By Puloma Ghosh
Boston, MA. – “Sjø,” sea in Norwegian, is Pippip Ferner’s exploration of the flora and fauna of the deep in detailed linear illustrations. The highlight of this exhibition in Copley Society of Art’s small back room Red Room Gallery is a sprawling, imaginative mural that, having been drawn directly onto the wall by Ferner in the days leading up to the exhibit, will disappear forever after its closure.
Ferner’s love for marine animals can be traced back to her interest in insects. At one point, she realized that many of the ones she was most interested in came from the sea, and followed them down there to discover an entire world. Several years ago she spent time on a marine biology research vessel and found inspiration for a whole body of work.
“All these creatures fascinate me. They are all important and they all have these shapes and colors,” Ferner explained. “Historically, scientists always brought artists on field trips to document, which photography has sort of taken over, but we can be inspired and we can share the knowledge of the ocean in different ways. I can do it my imaginative way and they do it the factual way.”
This crossover of the scientific and the artistic is apparent in all her work. “Urchin Anatomy” is the inside of an urchin. While it has all the body parts, it takes liberties in preciseness and scientific accuracy in favor of aesthetics and bold line work. “All the elements are in there somehow but then again,” Ferner said. “I need to put myself in there. The more I look into them, the more complicated I can tell they are. These are tiny things and their systems are so fantastic.”
Nothing is more indicative of the way complex microscopic undersea systems function than Ferner’s mural. Done entirely in various-sized acrylic pens, every corner tells a different story. Familiar and fantastical creatures emerge from spiraling, coral and seaweed-like shapes.
Some have clear fish or squid-like appearances and some just the semblance of it. Bones, innards and tentacles spill out from solid shapes like the paint spilling out from the tip of her pen. The piece is entirely improvisational, with Ferner building on her drawings bit by bit as she makes her way across the wall.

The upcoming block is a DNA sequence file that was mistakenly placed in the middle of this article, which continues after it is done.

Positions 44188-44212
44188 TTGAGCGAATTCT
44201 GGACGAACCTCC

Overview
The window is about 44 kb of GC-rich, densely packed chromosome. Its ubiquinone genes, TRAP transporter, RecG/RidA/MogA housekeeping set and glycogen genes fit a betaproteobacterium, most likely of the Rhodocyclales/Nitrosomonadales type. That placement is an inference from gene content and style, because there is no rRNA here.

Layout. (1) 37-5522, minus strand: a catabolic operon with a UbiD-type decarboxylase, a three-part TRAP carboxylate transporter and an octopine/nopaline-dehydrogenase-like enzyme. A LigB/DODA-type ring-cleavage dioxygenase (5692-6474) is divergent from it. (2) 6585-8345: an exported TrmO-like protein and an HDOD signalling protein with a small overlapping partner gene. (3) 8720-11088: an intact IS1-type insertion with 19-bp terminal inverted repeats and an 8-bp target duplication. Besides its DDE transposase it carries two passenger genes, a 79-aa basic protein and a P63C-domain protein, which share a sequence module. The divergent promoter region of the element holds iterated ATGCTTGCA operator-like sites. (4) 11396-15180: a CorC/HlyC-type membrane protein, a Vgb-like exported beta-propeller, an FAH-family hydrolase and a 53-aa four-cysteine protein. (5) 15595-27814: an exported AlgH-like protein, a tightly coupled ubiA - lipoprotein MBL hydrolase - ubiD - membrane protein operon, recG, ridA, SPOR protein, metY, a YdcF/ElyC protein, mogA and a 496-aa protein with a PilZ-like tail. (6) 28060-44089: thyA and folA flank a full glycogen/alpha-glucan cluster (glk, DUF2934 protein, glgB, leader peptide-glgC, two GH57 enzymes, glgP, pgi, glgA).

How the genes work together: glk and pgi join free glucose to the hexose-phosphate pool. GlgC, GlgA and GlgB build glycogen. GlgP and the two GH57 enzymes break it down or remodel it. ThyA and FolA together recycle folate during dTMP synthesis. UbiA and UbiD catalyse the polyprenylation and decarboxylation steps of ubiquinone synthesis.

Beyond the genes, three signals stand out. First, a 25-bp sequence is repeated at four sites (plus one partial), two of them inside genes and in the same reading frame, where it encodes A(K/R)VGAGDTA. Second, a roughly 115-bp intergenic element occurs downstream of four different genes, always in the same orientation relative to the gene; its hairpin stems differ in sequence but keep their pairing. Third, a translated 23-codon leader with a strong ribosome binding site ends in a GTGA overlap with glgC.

“Things just grow,” Ferner said. “I had some idea of what to do, but no complete plan. I think that’s part of the fun, to be surprised. I wanted everything to be integrated with each other. The smallest ones will sit on top of the larger ones, and they all sit on each other and make use of each other.”
The different shapes and varied line thickness in the mural takes the eye on a journey across the wall in the same way that Ferner’s pen took a journey across it as she created the work.
“If I would try to explain this in one sentence,” Ferner said as she surveyed the wall, stepping back to view the whole image in the small space, “It’s a cross-section of a reef, and everything on a reef is probably represented here. So if you snorkel, you’ll meet them all.”
“Sjø” gives us the ability to go on a fantastical underwater adventure without having to get wet, taking a tour of the creatures that live inside the seascape of Ferner’s imagination. A detailed and charming collection, “Sjø” captures the wonders of the sea while putting a unique twist on its already unique inhabitants.
(“Pippip Ferner: Sjø” is on view in the Red Room Gallery of the Copley Society of Art, 158 Newbury Street, Boston from July 10 through August 20; the galley is open Tuesday through Saturday from 11 a.m.–6 p.m. and Sunday from noon–5 p.m. For more information, call (617) 536-5049.)